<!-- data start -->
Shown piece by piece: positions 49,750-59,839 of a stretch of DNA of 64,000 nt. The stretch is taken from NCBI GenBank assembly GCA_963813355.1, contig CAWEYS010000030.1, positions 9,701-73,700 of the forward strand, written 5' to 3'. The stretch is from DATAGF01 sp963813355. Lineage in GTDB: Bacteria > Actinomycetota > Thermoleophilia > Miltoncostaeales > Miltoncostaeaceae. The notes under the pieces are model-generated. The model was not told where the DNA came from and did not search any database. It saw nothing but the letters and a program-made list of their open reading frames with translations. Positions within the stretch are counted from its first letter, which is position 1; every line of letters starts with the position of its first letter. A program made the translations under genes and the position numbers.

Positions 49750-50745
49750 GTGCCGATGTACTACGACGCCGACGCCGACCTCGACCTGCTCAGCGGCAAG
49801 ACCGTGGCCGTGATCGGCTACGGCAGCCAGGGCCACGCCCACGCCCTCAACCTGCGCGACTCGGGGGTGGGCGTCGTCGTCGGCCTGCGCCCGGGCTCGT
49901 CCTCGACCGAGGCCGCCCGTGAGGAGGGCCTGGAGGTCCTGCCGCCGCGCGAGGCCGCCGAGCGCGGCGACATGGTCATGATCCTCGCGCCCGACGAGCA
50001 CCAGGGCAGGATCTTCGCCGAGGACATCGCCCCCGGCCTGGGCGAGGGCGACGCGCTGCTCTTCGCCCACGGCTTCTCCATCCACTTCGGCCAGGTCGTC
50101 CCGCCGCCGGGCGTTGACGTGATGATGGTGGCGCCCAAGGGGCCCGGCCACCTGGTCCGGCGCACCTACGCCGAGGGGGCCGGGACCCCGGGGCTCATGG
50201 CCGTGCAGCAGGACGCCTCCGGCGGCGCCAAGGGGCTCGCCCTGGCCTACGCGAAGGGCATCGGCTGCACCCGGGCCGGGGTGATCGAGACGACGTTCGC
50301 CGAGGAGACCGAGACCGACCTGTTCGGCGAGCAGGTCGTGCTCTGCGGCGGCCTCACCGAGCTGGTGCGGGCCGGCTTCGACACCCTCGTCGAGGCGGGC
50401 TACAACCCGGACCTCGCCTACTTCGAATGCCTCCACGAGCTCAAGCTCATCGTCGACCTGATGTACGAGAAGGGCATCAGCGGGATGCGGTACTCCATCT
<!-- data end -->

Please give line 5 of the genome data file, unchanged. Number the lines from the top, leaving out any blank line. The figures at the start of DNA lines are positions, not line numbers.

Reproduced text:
49901 CCTCGACCGAGGCCGCCCGTGAGGAGGGCCTGGAGGTCCTGCCGCCGCGCGAGGCCGCCGAGCGCGGCGACATGGTCATGATCCTCGCGCCCGACGAGCA